To buy into his argument for revolution, you first have to accept his presupposition (actually not his but Samuel Rutherford’s) that there is a difference between government’s oppression of an individual verses a corporate body. For example in current affairs it would be one thing for the government to force a Christian to have an abortion and another thing to force the State of Georgia to violate its own constitution in some way. This is the basic argument he extends to the colonial fight for independence, namely that England was trying to force unjust laws on the colonies as entities. In such cases, individuals who organize under lesser authorities (for example the Governor of Georgia) have the right and in many cases the duty to resist. That’s his point anyway.

I’ll close with this provocative quote from the last page before Schaeffer’s closing remarks.

If there is no final place for civil disobedience, then the government has been made autonomous, and as such, it has been put in place of the Living God.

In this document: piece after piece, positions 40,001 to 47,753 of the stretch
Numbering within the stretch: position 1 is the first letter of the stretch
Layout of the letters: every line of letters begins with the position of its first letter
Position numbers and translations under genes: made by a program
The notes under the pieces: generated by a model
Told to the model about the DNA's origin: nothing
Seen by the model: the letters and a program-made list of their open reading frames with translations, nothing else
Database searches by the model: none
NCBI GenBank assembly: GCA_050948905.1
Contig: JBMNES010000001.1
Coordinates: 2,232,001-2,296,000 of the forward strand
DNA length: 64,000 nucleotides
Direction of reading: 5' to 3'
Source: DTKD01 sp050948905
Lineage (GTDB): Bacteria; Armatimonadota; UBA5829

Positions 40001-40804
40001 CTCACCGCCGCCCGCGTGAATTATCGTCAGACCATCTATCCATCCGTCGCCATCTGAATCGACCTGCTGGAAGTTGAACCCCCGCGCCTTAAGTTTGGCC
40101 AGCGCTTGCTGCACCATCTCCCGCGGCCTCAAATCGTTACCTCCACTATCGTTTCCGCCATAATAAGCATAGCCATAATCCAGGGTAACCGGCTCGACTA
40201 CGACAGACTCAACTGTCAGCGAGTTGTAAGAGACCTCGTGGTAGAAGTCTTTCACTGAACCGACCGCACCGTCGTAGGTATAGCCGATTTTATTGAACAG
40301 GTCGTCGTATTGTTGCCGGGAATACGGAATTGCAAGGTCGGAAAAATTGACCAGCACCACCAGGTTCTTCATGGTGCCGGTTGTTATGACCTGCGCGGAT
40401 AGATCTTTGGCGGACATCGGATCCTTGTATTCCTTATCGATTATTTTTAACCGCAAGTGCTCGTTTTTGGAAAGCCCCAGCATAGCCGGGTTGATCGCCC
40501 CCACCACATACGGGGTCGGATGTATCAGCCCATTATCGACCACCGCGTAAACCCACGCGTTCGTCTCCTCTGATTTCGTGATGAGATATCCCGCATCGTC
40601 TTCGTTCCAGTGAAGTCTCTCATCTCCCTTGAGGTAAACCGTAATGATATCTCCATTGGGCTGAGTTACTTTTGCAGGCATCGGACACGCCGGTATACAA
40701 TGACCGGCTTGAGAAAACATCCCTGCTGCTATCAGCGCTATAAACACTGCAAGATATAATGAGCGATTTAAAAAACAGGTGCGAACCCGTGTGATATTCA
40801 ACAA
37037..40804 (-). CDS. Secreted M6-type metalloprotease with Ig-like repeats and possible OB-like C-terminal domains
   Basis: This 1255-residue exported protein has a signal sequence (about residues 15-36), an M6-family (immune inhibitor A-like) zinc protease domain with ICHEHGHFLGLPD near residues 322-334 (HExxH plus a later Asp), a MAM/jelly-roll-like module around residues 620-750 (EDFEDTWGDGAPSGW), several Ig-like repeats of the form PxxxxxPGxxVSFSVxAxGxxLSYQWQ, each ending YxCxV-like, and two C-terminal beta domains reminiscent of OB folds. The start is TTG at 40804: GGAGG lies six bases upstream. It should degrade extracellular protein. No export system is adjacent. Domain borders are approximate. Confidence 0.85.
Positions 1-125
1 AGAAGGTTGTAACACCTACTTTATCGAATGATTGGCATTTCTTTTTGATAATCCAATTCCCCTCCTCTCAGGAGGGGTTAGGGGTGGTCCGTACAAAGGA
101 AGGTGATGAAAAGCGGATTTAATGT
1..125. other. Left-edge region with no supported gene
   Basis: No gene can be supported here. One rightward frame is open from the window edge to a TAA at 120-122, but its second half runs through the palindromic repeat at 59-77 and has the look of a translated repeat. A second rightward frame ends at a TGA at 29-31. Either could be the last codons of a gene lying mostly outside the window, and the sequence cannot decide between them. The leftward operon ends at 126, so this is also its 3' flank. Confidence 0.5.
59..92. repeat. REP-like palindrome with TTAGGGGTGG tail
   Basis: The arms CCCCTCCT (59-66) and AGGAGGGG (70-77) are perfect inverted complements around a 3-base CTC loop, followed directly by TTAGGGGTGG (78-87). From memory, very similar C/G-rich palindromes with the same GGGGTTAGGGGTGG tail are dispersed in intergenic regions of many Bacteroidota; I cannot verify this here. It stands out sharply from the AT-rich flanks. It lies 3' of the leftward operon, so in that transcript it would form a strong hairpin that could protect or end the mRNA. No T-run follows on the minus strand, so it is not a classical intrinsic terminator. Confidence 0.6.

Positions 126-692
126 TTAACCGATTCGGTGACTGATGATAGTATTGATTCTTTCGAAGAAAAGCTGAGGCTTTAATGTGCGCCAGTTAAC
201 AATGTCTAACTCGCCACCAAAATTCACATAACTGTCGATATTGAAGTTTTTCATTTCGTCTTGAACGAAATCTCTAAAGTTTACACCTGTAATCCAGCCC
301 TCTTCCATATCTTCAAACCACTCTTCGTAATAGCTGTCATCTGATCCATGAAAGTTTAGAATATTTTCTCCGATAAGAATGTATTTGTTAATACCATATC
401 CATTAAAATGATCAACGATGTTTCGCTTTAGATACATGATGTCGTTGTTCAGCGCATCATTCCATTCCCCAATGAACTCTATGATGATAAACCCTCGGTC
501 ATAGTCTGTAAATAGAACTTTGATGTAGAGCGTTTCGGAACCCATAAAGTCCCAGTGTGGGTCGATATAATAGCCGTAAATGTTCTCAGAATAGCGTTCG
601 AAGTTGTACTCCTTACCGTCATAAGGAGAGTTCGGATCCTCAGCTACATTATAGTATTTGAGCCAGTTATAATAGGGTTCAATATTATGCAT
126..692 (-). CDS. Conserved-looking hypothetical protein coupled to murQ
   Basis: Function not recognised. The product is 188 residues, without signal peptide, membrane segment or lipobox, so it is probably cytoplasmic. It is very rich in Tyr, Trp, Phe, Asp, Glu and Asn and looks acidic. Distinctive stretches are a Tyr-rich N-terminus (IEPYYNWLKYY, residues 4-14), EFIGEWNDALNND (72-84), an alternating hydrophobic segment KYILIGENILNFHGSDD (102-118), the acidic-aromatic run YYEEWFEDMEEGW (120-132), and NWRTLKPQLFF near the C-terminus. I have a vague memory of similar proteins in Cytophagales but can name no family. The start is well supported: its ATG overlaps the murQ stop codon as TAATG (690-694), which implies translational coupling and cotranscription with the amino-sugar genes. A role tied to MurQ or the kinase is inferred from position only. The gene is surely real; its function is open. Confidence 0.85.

What can I say? I’m still not convinced but I know that after reading about a sneaky way some in Washington wanted to try to force government control of healthcare on the states who believe it is wrong to do it my reaction was “there will be a revolution if they do that”. Still, even with my uncertainty I recommend this book. Given the current times and polar political climate it was a helpful text to prompt questions in my own mind about the role of civil disobedience and even resistance by force by professing Christians.


One thought on “Book Review – A Christian Manifesto

  1. pat September 26, 2009 / 3:08 am

    I certainly think that it is right in some cases to act on behalf of another in a way that would be improper for yourself. Slander, for example, should be opposed when directed at another, but suffered when directed at oneself. By extension, I do find it reasonable that government acting unjustly towards its people can be resisted more vigorously than government merely acting unjustly towards me.